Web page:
It’s worth remembering that everything a digital device does is instructed using nothing more than zeroes and ones.
The binary state of on/off (0/1) is known in computing circles as a bit, and it’s the bedrock of every webpage, game, app, smart speaker and streaming media file.
Endless arrays of zeroes and ones (bits) are distributed together. A million bits form a megabit (Mb), a billion comprise a gigabit (Gb) and a trillion make up a terabit (Tb).
When you bundle eight bits together, you create one byte. This is a basic measurement of file storage – an iPhone with 32GB of storage can accommodate 32 billion bytes of information.
When you consider how many zeroes and ones it takes simply to display all the individual pixels making up this webpage, it’s easy to see why those numbers scale so quickly.
And every bit or byte has to be piped along cables into our homes.
Sometimes, these are copper phone lines. Known as ADSL and managed by Openreach, these have a maximum throughput of 11Mbps, meaning 11 million bits of data can be carried per second.
More commonly, our homes are connected by fibre optic cables, which can achieve significantly greater speeds.
Fibre optic cable data transfer speeds start at around 15Mbps, extending up to 1Gbps in many new-build homes and urban areas.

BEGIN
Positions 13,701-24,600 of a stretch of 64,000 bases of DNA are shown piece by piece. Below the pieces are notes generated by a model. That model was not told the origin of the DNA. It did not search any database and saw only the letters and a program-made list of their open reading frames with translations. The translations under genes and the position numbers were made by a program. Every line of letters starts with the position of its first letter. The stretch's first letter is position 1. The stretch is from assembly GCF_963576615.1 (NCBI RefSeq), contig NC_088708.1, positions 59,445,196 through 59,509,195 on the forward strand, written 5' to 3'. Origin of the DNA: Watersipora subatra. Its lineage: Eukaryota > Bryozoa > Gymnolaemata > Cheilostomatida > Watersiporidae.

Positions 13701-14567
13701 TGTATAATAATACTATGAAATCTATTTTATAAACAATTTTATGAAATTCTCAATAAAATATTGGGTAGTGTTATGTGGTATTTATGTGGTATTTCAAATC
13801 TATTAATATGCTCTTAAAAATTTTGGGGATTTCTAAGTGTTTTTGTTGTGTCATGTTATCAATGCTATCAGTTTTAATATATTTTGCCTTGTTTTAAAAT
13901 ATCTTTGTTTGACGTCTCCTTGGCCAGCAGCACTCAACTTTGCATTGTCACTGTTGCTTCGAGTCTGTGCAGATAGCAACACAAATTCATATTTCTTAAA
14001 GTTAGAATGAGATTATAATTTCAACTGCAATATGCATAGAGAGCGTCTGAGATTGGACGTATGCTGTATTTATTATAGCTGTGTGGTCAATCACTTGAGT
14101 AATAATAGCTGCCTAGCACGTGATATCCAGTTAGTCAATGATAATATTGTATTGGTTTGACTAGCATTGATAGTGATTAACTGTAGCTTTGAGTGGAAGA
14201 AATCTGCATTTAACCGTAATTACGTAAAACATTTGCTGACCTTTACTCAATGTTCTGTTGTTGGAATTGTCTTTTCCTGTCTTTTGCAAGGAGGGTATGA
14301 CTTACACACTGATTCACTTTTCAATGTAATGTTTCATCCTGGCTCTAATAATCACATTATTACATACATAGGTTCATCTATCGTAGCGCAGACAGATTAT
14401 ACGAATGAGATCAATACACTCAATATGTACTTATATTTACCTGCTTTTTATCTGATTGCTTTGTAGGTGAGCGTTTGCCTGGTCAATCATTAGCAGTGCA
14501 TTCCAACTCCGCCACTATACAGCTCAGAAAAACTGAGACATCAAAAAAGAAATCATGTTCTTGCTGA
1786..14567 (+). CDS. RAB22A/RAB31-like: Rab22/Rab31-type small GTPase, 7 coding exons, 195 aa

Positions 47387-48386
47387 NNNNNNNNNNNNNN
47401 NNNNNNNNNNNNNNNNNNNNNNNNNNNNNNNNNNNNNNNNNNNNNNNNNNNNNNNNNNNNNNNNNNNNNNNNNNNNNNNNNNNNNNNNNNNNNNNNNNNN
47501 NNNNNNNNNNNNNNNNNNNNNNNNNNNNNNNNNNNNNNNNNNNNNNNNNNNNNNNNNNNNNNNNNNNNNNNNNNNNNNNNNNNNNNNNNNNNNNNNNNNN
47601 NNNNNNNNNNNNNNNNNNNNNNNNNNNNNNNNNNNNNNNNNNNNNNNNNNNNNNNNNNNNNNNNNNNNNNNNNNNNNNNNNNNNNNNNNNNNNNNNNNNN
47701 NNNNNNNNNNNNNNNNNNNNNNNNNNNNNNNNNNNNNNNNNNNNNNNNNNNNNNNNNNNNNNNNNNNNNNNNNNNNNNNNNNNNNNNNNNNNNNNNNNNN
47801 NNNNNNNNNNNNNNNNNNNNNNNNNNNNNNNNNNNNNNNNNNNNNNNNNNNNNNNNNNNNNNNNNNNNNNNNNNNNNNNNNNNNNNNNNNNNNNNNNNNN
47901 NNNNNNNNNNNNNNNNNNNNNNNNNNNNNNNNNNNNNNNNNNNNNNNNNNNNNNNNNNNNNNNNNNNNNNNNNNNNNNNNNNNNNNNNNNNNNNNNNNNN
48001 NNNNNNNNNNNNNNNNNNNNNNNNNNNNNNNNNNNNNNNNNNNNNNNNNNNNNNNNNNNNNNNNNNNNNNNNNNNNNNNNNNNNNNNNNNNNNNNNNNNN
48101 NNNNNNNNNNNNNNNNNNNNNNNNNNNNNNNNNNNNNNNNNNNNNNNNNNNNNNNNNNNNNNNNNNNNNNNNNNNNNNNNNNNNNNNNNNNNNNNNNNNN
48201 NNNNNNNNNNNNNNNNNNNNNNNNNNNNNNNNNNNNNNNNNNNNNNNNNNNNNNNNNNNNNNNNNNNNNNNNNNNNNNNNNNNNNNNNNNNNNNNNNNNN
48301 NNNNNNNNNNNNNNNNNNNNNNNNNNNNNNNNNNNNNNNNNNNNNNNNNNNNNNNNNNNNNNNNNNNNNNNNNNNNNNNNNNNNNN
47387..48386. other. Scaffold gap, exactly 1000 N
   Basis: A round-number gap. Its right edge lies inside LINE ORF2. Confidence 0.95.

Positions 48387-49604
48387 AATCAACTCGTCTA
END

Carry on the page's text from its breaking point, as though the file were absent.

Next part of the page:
However, teams of scientists around the world are constantly pushing to increase fibre optic cable data transfer speeds even further.
Auf wiedersehen, peta
While megabits and gigabits have historically been the units of measurement for internet connectivity, new terminology will be needed in future.
The latest fibre optic cable data transfer speeds are measured in terabits (which readers who were paying attention earlier will know is a trillion bits per second).
And tomorrow’s cabling could be even quicker.
Earlier this year, an international team of researchers using a single-core multi-mode optical fibre cable recorded a data transmission speed of one petabit per second.
That’s a thousand terabits (or a million gigabits) of data being distributed each second along a cable with an industry-standard diameter of just 0.125mm.
The previous record was 0.4Pbps, which puts this particular achievement into perspective.
It’s also important to consider the wider context of the planet’s endlessly expanding data requirements.
Standard definition video recordings have given way to 4K online streaming, while games and apps become more data-intensive with every passing year.
We are using the internet in ways – and to an extent – previously unimaginable, and vast amounts of data are already being distributed online at any given moment.
Having infrastructure capable of piping this to local telephone exchanges more quickly will ensure domestic connections are fast enough to cope with these expanding data needs.
It’s why new homes are increasingly being cabled with gigabit connectivity – not necessary today, but vital for the future.
And it’s why so much effort is being invested in maximising fibre optic cable data transfer speeds in laboratories around the world.